|Dussehra also known as Vijayadashami is one of the most
important festivals celebrated in various forms, across India. It is also referred to as Navratri and Durgotsav.|
Dussehra is derived from Sanskrit Dasha-hara meaning "remover of bad fate" meaning remover of ten heads of Ravana. It is celebrated on the tenth day of the Hindu autumn lunar month of Ashvin, or Ashwayuja which falls in September or October of the Western calendar. The first nine days are celebrated as Maha Navratri and culminates on the tenth day as Dussehra.
The day marks the victory of Goddess Durga over demon Mahishasur. It is a day when devotees worship Goddess Shakti who represents strength, ability and courage. This day also celebrates the victory of Lord Rama over the demon king Ravana.
In India, the harvest season begins at this time and so the Mother Goddess is invoked to start the new harvest season and reactivate the vigor and fertility of the soil. This is done through religious performances and rituals which are thought to invoke cosmic forces that rejuvenate the soil. Many people of the Hindu faith observe Dussehra through social gatherings and food offerings to the gods at home and in temples.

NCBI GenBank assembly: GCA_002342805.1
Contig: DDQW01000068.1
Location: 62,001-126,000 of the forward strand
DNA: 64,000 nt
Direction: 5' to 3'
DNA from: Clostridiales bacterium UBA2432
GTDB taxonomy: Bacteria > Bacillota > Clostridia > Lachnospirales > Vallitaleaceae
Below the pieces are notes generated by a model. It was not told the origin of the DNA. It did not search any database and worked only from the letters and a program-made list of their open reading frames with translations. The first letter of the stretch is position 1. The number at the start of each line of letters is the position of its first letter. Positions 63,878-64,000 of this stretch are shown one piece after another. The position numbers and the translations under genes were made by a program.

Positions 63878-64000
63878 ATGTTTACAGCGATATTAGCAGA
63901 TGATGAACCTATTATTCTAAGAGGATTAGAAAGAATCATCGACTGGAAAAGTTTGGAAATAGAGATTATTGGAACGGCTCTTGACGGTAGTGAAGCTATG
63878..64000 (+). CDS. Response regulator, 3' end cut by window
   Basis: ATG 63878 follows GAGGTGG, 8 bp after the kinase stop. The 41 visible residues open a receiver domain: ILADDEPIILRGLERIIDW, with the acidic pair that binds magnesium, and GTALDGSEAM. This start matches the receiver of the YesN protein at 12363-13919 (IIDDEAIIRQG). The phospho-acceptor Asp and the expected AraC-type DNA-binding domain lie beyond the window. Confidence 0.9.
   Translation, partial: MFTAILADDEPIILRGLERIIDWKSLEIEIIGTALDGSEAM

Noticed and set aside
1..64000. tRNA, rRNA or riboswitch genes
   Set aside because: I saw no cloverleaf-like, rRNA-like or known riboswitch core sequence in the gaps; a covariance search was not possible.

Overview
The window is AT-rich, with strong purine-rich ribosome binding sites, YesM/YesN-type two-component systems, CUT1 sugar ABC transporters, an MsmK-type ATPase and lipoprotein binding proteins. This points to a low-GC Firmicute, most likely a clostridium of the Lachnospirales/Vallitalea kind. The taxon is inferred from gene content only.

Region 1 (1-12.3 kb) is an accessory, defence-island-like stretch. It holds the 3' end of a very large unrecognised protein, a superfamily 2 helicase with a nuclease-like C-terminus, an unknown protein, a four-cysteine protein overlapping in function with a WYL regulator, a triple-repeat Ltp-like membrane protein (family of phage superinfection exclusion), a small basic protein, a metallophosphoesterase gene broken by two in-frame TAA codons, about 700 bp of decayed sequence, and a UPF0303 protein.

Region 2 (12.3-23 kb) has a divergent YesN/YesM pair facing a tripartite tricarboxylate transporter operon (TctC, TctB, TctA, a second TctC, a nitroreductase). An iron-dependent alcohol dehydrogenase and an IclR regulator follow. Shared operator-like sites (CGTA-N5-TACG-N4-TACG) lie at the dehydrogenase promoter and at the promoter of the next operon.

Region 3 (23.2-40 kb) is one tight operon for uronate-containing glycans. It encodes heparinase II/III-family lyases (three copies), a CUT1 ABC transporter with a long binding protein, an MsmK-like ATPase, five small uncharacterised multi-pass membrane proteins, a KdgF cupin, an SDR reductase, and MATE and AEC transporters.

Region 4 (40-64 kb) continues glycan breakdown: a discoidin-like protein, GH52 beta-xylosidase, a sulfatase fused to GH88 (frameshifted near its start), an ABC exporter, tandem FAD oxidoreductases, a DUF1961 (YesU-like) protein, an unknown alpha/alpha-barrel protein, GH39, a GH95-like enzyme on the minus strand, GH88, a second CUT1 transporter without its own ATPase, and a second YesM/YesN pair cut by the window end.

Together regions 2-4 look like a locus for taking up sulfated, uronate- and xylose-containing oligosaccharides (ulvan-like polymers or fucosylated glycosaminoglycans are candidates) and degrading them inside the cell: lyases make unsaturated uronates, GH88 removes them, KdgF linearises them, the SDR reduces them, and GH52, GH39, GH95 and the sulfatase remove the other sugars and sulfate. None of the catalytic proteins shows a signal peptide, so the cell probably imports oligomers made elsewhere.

Mythology & Celebration across India:
Every region has its own tale, although somewhere they are all linked to a common belief. According to legends, there was once a demon called Mahishasura. Through severe penance, he procured from Lord Brahma, creator of the world, the boon that no man or deity or animal would be able to kill him. So it was that when the Gods failed to contain the havoc Mahishasura was wreaking on the world, they created Durga, a powerful female form with 10 arms. All the Gods gave her their most potent weapons. In essence, each God gave a bit of himself to the feminine form, who emerged superiorly endowed. Thus empowered, Durga went forth into battle and conquered Mahishasura. It is this famous victory that is re-enacted and celebrated during Dussehra for the general betterment of people.